Whew. That was one the Bills needed, had in control, but almost let get away. They were able to do what they needed not only in the end but throughout the day to secure the victory. More on that in a minute, but first, I wrote right here in this spot last week that this game was huge because of how the next few can play out either way, and that winning two out of the next three was paramount if we are to have any discussion whatsoever about trying to stay in the wild card race come December. Well, they got that first win and now have two games - both on the road - against similar types of teams. A split with the Indianapolis Colts and Houston Texans at least keeps the talk interesting about where the season can go, and will put them at 3-4 at worst (4-3 with a sweep) with the New England Patriots coming to Buffalo on a Monday Night.  

Now, let me be clear: I don’t think the formula they used Sunday is sustainable for winning a lot of football games. However, if that’s what’s needed on a weekly basis, then that’s what you do. It’s obvious they did not want Josh Allen to have to win the game with his arm Sunday. The entire passing game was very rudimentary, from the limited number of throws (only 19) to the types of passes, which were mostly short and safe. I do love that they got back to doing what they should have been doing all along, which is run the football and not abandoning it at the first sign of things not going their way.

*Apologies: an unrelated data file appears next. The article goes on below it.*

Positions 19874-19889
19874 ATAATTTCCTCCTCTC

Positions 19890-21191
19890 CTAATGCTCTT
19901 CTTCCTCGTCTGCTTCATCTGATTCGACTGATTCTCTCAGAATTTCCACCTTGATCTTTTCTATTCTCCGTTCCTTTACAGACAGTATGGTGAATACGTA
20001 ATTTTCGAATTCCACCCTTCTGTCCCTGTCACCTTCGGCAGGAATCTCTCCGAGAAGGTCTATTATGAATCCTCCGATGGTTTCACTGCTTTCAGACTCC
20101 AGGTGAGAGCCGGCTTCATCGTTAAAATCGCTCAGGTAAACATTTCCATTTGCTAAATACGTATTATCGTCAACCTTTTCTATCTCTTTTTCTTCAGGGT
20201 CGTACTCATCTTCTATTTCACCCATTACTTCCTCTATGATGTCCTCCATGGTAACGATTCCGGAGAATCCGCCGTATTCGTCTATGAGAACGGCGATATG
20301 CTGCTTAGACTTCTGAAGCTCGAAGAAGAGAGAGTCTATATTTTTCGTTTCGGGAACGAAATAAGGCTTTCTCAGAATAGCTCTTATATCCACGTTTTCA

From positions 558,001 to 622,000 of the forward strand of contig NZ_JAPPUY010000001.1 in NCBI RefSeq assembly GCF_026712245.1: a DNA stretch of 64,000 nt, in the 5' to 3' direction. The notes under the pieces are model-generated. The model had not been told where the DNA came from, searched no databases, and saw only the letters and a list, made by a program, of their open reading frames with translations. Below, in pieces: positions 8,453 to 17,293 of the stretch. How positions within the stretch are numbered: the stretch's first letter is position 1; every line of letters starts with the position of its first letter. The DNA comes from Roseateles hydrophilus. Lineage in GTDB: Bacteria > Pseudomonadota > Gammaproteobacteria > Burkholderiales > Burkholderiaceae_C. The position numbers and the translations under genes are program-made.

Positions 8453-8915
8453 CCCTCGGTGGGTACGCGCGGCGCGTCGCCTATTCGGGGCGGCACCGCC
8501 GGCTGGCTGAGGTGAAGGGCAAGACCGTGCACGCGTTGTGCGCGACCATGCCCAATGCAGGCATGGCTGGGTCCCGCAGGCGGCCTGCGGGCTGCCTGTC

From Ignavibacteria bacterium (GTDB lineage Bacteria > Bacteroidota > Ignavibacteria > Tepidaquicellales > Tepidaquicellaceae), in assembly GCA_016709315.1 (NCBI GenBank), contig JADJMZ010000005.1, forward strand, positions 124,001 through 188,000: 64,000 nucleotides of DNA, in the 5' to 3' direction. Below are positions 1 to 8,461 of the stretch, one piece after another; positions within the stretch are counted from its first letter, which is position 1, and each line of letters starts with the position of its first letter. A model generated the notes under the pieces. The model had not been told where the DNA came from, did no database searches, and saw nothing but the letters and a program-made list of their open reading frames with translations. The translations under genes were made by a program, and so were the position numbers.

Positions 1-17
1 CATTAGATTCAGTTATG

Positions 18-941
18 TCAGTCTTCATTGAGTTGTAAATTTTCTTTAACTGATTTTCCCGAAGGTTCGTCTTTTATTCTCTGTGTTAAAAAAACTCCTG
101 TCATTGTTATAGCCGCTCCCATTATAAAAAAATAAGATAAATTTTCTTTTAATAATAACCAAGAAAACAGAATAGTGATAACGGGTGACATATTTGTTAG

That said, we all know that in 2018 teams that are run-first and play conservative football have a much tougher time winning games than teams who have successful passing attacks and open it up more. But here’s the thing - the object is to win the game. Each week. No matter how you have to do it. I’m guessing next week the Bills will have a similar game plan when they visit the Texans: run the ball, take as much off Allen’s plate as they can, keep things simple for him, and play good defense. If that wins, so be it. You won’t find criticism from me, but I’ll fully recognize there is a slim margin for error in this formula.

I don’t think Sean McDermott or Brandon Beane believe this is the best way to win games in the NFL every week, either. If they did, they wouldn’t have drafted Josh Allen. In fact, they probably would have stuck with Tyrod Taylor as their quarterback. I know they’re willing to do it that way, if that’s what it takes to get a win. And, quite frankly, that’s all they should care about as they prepare for every game on an individual basis.  

It’s sports. The object is to win the game. The wins and losses aren’t counted differently in the standings based on how it’s done.